The Covid-19 pandemic helped shine a light on the plight of migrant workers living in dormitories. In Johor, a recent case exposed the startling conditions that some workers continue to live in.
A factory employing the workers crammed 65 of them into a single dormitory room originally meant for six occupants.
Additionally, the five-room dormitory, with 325 people living there, possessed no lockers and one room even lacked bathroom walls.
The Department of Labour Peninsular Malaysia (JTKSM) could levy fines as high as S$14,573 per dorm room to the factory.
JTKSM’s deputy director-general Mohd Asri traveled to a plastics factory in Skudai, Johor, on 25 Sep.
He had received a report on the appalling living conditions of the migrant workers there, reported China Press.
In the comprehensive inspection, he found that the factory squeezed 65 workers into a single dorm room meant for just six occupants.
The five-room dormitory, meant to hold 30 people, instead housed a shocking 325 workers.
The employers did not provide any lockers for storing personal belongings such as passports. In fact, the dorm lacked basic amenities like beds, according to Bernama.
Workers covered the room in mattresses where they slept.
The sleeping area bled directly into the kitchen area where ingredients like onions and chili were kept.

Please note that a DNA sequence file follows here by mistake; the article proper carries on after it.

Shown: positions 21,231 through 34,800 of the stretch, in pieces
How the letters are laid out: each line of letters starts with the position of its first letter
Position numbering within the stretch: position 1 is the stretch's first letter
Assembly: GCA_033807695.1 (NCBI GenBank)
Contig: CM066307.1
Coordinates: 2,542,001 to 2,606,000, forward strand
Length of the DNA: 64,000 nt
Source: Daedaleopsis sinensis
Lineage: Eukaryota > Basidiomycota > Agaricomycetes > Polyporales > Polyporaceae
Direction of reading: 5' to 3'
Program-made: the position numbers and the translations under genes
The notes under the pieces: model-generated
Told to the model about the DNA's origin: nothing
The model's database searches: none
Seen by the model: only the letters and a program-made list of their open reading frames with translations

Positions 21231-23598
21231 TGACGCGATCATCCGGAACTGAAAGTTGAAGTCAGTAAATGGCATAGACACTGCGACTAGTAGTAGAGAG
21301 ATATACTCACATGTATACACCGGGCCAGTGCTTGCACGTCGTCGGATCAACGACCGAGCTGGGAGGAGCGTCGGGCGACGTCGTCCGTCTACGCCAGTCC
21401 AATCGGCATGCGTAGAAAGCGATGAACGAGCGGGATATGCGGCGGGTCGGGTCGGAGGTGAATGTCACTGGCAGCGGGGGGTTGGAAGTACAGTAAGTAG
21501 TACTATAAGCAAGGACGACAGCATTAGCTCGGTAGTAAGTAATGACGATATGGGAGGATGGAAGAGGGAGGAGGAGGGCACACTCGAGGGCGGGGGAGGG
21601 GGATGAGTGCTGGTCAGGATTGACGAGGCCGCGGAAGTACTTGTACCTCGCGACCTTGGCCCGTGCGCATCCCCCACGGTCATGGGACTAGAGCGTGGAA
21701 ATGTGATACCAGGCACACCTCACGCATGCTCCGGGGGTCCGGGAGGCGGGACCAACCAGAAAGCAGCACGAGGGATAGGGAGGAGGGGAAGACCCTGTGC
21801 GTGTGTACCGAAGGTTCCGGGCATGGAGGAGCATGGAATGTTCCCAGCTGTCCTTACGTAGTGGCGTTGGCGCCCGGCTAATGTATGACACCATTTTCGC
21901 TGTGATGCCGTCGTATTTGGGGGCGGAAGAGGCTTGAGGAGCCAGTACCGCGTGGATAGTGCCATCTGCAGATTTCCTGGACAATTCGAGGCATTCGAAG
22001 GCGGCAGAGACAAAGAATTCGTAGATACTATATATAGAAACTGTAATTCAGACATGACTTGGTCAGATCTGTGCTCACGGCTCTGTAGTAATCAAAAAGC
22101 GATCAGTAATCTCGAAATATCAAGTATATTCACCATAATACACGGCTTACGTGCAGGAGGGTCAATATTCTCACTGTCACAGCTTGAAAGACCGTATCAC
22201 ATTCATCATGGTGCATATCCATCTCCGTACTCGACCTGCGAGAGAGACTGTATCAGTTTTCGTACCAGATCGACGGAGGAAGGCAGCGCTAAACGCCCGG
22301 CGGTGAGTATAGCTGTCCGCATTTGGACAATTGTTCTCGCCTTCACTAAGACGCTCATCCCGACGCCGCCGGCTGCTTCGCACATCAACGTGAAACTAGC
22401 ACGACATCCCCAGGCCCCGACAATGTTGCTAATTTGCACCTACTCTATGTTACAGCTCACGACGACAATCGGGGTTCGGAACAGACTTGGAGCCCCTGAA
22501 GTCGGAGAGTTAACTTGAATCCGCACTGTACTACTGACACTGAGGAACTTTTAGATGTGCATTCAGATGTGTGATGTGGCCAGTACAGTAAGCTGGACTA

The 65 workers shared one toilet in each room. One dorm room’s toilet even reportedly lacked any walls despite being next to a kitchen area.
Other photos show the abysmal state of the Johor factory’s dormitory, the living place of 325 workers, falling into disrepair.
Mr Mohd Asri told reporters that the raid found the factory in violation of several basic workers’ rights since 2021.
The employers face up to RM50,000 (S$14,573) in fines per dorm room, or a potential total fine of RM250,000 (around S$72,871).
In Singapore, the transportation of migrant workers on lorries recently came under scrutiny, with a video showing the workers shielding themselves with umbrellas from the rain.
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